Cannabis gummies: for that shrinking feeling

3 minute read

A lot of THC ingestion may leave you lighter in the gentlemen’s department.

Despite its illegality in Australia, the consumption of cannabis products in Australia has a considerable fan base.  

The practice is even more popular in the US, where the sale and possession of cannabis is now either legal or decriminalised in more than half of nation’s states and territories. 

This has led to the entrepreneurial development of “consumer friendly” cannabis products which purport to be a healthier alternative to the more traditional consumptions methods, such as the humungous doobie or the bucket bong, or so we are led to believe. 

These innovations include cannabis gummies, which look just like those sickly sugary chewy treats you see in the supermarket confectionary aisles and on pharmacy shelves, except they pack a bit more of a punch.   

Now, we used the words “purport to be healthier” because, while it’s clearly better for your lungs not be inhaling cannabis smoke, new research suggests ingesting cannabis gummies is not without some negative physiological consequences. 

Chief among them is a rather unfortunate repercussion in the gentlemen’s department. 

In a first-of-its-kind study, researchers at the Oregon Health & Science University have revealed that over-indulgence in ingestible cannabis can cause a male’s testicles to shrink and testosterone levels to fall. 

Now before you chaps go racing to the bathroom mirror, we feel obliged to point out that the phenomenon has so far only been observed in monkeys, rhesus macaques to be specific.  

But, yes, the researchers did dope up the primates with a daily dose of THC edibles “at medically and recreationally relevant doses” for a period of nine months. What’s more, when they increased the dosages the physical impacts increased significantly.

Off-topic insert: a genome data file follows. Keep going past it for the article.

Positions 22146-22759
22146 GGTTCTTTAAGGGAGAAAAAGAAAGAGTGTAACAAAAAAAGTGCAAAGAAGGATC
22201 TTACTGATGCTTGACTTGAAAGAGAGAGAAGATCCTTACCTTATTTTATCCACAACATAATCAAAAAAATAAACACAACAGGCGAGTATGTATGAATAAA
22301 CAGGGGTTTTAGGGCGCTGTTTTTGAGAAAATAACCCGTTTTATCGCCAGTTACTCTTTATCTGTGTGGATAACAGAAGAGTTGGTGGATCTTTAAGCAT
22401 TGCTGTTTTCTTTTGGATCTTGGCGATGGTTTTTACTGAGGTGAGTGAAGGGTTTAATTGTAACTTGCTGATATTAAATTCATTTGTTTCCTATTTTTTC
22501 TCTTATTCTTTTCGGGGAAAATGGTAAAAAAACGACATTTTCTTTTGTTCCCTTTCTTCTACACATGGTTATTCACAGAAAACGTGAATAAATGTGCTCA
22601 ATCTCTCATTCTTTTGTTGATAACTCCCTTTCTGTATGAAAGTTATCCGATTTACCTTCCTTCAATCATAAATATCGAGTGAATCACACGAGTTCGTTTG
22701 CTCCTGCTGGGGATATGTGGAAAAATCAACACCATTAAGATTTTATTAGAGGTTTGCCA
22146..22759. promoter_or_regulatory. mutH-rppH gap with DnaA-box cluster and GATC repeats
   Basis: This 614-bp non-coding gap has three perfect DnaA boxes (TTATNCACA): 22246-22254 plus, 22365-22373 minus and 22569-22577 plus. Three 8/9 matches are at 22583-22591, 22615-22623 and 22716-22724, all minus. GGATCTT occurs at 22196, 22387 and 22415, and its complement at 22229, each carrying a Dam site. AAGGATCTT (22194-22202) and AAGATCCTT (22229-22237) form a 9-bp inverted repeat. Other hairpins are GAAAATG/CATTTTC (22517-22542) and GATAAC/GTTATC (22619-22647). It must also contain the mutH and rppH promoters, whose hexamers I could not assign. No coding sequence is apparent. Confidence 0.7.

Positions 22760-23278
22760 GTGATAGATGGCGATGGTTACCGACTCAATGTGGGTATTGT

“For each 1 mg/7kg/day increase in THC dosing, there was a marked loss in total bilateral testicular volume of 11.8 cm3. In total, average bilateral testicular volume decreased by 58%,” the researchers said in their study, which was published in the journal Fertility & Sterility. 

While the study findings are only preliminary, and only in monkeys, the question of the detrimental impact of cannabis consumption on sexual performance and fertility has been kicking around for a few years now.  

For example, in 2019 a systematic review of studies suggested cannabis can reduce sperm count as well as libido in both animals and humans. 

And as cannabis consumption inevitably increases as more and more jurisdictions decriminalise the drug’s use, the health consequences of those decisions come into sharper focus. 

If you see something that stuns your mullet, don’t bogart that joint. Blow that smoke over to

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